Date of Award
Doctor of Philosophy (PhD)
David C. Earnest
Steve A. Yetiv
Although wildlife crime has exploded in Africa over the past decade —“commercial poaching” now kills an estimated eight percent of the continent’s elephant population each year—some governments have proven more successful than others at protecting wildlife and preserving habitats. To explain this variation, this study examines how the policies of three states (Kenya, Tanzania, and Botswana) have enhanced or undermined the resilience of the continent’s elephant ecosystem. Using the social-ecological system framework, the study illustrates how each state’s changing practices have either exacerbated the stresses wrought by wildlife crime or successfully protected local populations from poaching. The study finds that monocausal explanations cannot explain social-ecological systems outcomes. Cross-level and cross-scale dynamics, including temporal, geospatial, epistemological, and institutional linkages, explain variation in system functionality. These dynamics include colonial policies, governance practices, the international conservation community, and resource use decisions.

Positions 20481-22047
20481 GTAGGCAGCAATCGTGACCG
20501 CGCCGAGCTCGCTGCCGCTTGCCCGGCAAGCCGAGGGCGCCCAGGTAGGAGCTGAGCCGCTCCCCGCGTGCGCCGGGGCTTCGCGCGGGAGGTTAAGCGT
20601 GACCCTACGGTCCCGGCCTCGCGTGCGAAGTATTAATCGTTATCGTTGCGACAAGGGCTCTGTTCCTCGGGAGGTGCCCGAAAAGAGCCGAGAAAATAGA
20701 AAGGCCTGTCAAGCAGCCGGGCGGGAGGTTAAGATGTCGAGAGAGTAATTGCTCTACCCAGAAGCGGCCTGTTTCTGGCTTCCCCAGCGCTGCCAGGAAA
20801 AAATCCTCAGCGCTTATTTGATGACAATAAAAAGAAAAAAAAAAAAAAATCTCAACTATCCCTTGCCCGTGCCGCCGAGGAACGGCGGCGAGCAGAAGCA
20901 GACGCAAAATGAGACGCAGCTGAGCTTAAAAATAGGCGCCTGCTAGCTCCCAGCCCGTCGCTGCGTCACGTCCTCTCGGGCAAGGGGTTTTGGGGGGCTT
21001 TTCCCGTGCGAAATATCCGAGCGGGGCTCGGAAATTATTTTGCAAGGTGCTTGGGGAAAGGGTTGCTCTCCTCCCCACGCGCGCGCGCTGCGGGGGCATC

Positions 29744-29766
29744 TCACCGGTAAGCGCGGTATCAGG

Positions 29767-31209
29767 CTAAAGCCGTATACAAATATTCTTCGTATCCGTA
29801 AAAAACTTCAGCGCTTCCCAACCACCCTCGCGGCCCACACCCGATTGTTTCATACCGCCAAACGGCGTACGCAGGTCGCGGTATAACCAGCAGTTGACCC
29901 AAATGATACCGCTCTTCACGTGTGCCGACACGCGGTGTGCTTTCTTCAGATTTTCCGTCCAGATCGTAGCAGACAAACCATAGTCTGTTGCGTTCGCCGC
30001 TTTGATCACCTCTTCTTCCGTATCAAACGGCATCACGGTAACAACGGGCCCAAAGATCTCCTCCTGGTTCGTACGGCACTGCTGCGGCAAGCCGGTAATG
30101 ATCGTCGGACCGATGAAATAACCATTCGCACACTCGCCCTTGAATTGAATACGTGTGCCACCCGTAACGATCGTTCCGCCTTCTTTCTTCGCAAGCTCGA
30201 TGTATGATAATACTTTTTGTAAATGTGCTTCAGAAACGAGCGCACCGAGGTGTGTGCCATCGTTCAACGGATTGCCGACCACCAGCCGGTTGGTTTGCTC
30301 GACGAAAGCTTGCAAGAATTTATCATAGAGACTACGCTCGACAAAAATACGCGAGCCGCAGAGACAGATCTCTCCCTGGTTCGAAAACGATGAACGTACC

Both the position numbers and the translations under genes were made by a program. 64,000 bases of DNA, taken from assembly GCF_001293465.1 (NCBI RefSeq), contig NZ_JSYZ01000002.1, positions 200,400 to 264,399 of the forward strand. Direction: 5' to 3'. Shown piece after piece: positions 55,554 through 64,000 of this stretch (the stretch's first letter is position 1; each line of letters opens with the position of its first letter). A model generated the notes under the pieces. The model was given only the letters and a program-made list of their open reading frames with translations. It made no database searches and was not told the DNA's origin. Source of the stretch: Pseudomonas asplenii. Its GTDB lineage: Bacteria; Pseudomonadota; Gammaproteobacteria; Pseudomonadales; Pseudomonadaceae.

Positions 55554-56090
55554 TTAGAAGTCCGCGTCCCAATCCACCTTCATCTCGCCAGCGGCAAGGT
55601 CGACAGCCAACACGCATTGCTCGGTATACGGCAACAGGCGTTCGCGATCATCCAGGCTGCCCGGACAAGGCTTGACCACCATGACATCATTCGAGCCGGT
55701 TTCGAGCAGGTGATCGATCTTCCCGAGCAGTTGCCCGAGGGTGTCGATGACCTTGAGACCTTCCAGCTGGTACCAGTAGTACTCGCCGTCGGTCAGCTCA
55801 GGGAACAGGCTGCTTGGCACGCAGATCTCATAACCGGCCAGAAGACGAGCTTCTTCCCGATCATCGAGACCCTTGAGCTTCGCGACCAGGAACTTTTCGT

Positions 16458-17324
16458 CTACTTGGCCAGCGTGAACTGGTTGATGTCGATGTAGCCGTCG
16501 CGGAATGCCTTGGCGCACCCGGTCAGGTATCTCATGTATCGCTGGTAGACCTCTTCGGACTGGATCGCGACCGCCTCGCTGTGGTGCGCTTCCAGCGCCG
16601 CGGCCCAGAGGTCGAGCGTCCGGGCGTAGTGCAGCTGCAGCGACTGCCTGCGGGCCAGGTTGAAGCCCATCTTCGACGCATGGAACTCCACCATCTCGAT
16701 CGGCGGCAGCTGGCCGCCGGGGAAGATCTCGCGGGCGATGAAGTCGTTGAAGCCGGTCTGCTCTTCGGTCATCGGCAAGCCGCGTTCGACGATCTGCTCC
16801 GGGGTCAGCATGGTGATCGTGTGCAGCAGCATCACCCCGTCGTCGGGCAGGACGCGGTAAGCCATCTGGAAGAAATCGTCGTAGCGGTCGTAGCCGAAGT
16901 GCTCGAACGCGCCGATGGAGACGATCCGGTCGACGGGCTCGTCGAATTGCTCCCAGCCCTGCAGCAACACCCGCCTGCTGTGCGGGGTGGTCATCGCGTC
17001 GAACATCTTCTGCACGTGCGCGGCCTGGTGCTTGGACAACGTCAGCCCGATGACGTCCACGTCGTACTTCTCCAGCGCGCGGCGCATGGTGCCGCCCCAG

Raxter, Patricia Anne, "Wildlife Crime and Other Challenges to Resource System Resilience" (2015). Graduate Program in International Studies Theses & Dissertations. 3.